“Pundits and politicians have homed in on one culprit in the childhood obesity epidemic: fattening food,” writes Robert Wood Johnson Foundation project director Carol Glazer in today’s Boston Globe. But, she insists, they’ve hopped on the wrong bandwagon:
Despite its obvious sizzle, scapegoating junk food isn’t the answer; better school nutrition and less fast food is not the panacea … if this nation wants to effectively battle the obesity epidemic, we need to look beyond what kids are eating and start considering what happens after the school bell rings. Can we offer them choices that will help them stay safe and physically active, as well as learn social skills and build self-confidence?
Glazer’s comments come as a recent report from California by the Cooper Institute revealed that “only 25 percent of students met state fitness standards last year, meaning they can perform minimum levels of jumping, running or stretching. ” And statewide, “as many as 75 to 85 percent of elementary schools did not comply with state law, which requires them to provide 200 minutes of physical education every 10 days, according to California Department of Education officials.”
The slow death of gym class isn’t limited to the Golden State. Fox News reports:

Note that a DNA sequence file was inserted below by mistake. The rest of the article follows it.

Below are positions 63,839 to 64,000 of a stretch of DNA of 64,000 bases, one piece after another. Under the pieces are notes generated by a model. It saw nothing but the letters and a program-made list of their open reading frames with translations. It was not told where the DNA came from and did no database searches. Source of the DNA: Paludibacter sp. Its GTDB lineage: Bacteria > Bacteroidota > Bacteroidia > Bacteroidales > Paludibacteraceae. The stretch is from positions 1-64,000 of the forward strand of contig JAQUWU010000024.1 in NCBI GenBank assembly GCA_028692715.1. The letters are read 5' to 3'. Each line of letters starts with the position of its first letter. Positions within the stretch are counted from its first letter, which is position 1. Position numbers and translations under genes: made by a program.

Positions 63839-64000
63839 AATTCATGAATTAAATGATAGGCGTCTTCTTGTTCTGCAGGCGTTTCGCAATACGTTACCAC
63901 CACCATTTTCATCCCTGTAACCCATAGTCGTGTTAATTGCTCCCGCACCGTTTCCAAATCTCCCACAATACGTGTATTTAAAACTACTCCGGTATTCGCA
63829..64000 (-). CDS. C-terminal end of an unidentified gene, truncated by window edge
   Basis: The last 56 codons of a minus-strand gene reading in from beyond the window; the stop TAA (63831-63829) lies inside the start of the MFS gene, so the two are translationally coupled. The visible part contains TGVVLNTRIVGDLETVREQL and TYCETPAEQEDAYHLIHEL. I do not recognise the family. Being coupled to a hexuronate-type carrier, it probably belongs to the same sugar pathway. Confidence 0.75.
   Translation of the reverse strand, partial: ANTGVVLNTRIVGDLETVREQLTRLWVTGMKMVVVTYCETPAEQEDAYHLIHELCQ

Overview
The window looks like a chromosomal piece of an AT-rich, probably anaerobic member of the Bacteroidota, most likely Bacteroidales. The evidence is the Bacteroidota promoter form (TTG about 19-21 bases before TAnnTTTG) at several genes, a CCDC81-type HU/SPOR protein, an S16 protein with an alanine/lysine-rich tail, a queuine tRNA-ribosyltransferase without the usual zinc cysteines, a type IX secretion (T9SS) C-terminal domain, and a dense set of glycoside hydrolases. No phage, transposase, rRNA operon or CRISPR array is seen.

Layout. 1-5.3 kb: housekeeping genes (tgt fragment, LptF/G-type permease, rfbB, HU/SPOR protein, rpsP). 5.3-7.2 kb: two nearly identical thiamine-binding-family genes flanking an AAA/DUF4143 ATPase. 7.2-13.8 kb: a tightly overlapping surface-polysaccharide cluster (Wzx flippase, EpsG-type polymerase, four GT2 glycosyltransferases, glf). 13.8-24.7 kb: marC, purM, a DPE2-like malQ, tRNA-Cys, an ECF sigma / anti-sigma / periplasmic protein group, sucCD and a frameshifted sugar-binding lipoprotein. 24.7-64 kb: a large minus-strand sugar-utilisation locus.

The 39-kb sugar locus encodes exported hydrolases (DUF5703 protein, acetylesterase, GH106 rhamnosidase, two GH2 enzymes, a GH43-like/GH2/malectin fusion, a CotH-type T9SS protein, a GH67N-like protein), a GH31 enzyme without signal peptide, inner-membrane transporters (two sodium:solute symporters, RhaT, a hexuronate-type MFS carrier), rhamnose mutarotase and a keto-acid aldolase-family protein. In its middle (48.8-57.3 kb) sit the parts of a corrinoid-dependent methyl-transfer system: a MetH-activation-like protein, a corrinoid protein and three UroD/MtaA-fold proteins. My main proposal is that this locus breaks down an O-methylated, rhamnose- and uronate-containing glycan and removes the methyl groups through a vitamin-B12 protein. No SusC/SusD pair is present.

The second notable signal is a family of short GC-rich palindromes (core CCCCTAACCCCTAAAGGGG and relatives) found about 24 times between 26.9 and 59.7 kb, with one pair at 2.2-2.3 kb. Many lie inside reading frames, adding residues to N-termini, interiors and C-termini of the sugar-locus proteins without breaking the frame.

From California to Iowa, from Colorado to Massachusetts, cash-strapped schools are gutting their phys-ed programs, letting go of teachers, reducing the minutes of instruction or, in some cases, eliminating physical education altogether.
According to an article published in the medical journal Pediatrics “only 21.3% of all adolescents participated in 1 or more days per week of PE in their schools,” And even when kids do go to gym class, food cop Kelly Brownell notes, they rarely engage in any sustained physical activity:
Studies have shown that out of a typical gym period, only six minutes are spent being physically active! The rest of the time is spent standing in line, visiting with your friends, standing around waiting for the ball to come to you, things like that. So the amount of physical education students get is actually very small — it can be measured in minutes per week.
How about adults? Last week the Centers for Disease Control and Prevention released a report finding that less than 50 percent of Americans meet the government’s minimum recommendations for daily physical activity, and that an astonishing one-fifth of the nation is completely physically inactive — meaning they do not exercise at a moderate or vigorous level for even 10 minutes per week.